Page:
'The teaching profession feels abandoned'

Let down by the government, school staff must try to relieve the pressure and stress for each other, writes Mary Bousted

Mary Bousted

Coronavirus: Teachers feel like they have been abandoned, says NEU teaching union leader Mary Bousted

“Beleaguered” is the term that comes to mind when I think of staff in schools and colleges.

I get the sense that the profession feels abandoned. Cut adrift by ministers who have said very little to them about the essential and important work they are doing in the most difficult circumstances.

The significant and time-consuming challenges of running a Covid-secure school remain largely unacknowledged by this government. School leaders see their staffing budgets disappear, as teachers isolate and are replaced by supply staff. 

The huge cost of extra cleaning and the loss of income from lettings to outside bodies means that leaders are looking at significant and increasing budget deficits – for secondary schools of between a quarter and half a million pounds.

Coronavirus: Teachers feel more isolated than ever before

Teachers talk of the stress and pressure they are under. Theirs is a collegiate activity, but teachers feel more isolated than ever before, with the staffroom out of bounds and lunchtimes spent cooped up with pupils in classrooms. 

Both they and support staff talk of the exhausting extra work involved in staggered start and end times, staggered lunchtimes, keeping "bubble groups" apart, supervising hygiene measures (has anyone counted how long it takes for 30 young children to wash their hands?) and so on.

Adults working in schools and colleges, in whatever capacity, feel nervous and insecure about their safety. Uniquely, they are being asked to work in crowded buildings without social distancing and without personal protective equipment. 

As knowledge of Covid-19 develops, they know that secondary students have the highest rate of infection of any age group. While it has fallen a little as a result of the half-term holiday, it is likely to carry on increasing. 

This concern is heightened by the Scientific Advisory Group for Emergencies (SAGE) finding that children aged 12 to 16 played a significantly higher role in introducing infection into households in the period after schools reopened their doors to all students. 

A pressure-cooker environment

Gone, it appears, are the easy assurances of those commentators and MPs who were convinced – on inadequate and shaky evidence – that pupils do not transmit the virus.

And, while we must be thankful that pupils are highly unlikely to become ill themselves, the ever-present reality that adults in schools could catch the virus from asymptomatic teenagers adds to the stress and the pressure-cooker environment.

It is no wonder that half-term barely touched the sides of school staff exhaustion. And now the long haul to Christmas – dark in the morning and the early afternoon and, with recent weather, damp and grey all day – in cold classrooms with windows wide open to the elements to increase ventilation.

Boris Johnson went against SAGE advice to include schools in any further lockdown. I recognise that this is a difficult and controversial issue. Undoubtedly, any lockdown that allows more than 10 million children, young people and adults to attend schools and colleges can, at best, be described as partial. This decision will limit the suppression of Covid and make further restrictions – particularly in high-risk areas – inevitable.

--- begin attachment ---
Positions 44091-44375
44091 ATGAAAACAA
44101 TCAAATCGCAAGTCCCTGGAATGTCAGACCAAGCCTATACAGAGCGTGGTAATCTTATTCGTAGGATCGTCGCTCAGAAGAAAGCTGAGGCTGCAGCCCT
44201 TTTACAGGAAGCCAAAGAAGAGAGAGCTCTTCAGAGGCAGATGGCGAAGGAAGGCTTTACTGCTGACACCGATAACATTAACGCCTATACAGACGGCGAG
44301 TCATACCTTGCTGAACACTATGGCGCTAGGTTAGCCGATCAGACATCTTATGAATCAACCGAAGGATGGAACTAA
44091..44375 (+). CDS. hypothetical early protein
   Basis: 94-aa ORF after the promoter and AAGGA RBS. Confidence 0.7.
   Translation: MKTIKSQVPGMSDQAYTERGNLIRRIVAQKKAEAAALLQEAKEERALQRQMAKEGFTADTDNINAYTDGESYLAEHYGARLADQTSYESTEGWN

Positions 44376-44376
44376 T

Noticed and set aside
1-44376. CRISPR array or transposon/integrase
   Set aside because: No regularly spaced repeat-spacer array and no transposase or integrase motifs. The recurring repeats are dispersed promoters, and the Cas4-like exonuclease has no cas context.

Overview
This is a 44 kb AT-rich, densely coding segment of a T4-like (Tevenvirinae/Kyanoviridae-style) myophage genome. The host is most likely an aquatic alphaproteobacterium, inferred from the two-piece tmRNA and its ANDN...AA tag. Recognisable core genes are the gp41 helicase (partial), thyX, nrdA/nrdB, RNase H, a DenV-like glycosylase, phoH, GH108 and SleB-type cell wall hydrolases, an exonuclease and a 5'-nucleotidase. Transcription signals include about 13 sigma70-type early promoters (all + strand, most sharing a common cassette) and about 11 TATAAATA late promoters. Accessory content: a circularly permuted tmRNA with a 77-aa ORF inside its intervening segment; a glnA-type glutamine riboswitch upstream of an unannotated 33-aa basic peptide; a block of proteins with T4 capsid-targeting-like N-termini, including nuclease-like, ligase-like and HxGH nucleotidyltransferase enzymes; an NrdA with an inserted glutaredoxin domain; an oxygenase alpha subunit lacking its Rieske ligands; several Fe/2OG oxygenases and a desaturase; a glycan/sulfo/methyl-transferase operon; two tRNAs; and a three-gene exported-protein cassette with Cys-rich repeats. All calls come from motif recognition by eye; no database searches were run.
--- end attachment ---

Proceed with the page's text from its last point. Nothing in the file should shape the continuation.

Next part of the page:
The question of whether or not schools and colleges should be included in the lockdown is also highly contested among school staff. Those who disagree believe strongly that schools must remain open, particularly for disadvantaged pupils.

And there is no doubt at all that the insistence from some quarters that schools are only about academic achievement, and should not play a central, cohesive role in their community – looking out for and protecting the most vulnerable children in so many ways – has been shown for the lie it is.

How do we keep schools running? 

So the question is not whether, but how, to keep schools running so that they are able to educate and support their pupils. Serious consideration needs to be given to the “how”. 

The NEU teaching union wrote to Boris Johnson on 10 June, with its education recovery plan. This advocates: increasing the size of school sites to enable social distancing; providing laptops to pupils without them, so that they can actually access education when they are isolating at home; and increasing staffing and cleaning budgets, so that schools and colleges can operate safely. The letter remains unanswered, and its recommendations have not been implemented. 

Let down by Boris Johnson and education ministers, the one thing that remains is for colleagues to treat each other well, to recognise the pressure and stress each are under and to do all they can to relieve this and to show care and support in real and practical ways.

So this is not the time for in-school accountability measures that pile on even more pressure. Teachers are working flat out. They do not need learning walks or book scrutiny. If they are eligible for progression on the pay scale, then they should be awarded the extra pay without reference to pre-Covid and unobtainable objectives.

Now is the time for leaders to show that they trust their teachers and support staff to do their best. And, in turn, that trust will lead to better outcomes for their pupils. 

Mary Bousted is joint general secretary of the NEU teaching union. She tweets @MaryBoustedNEU

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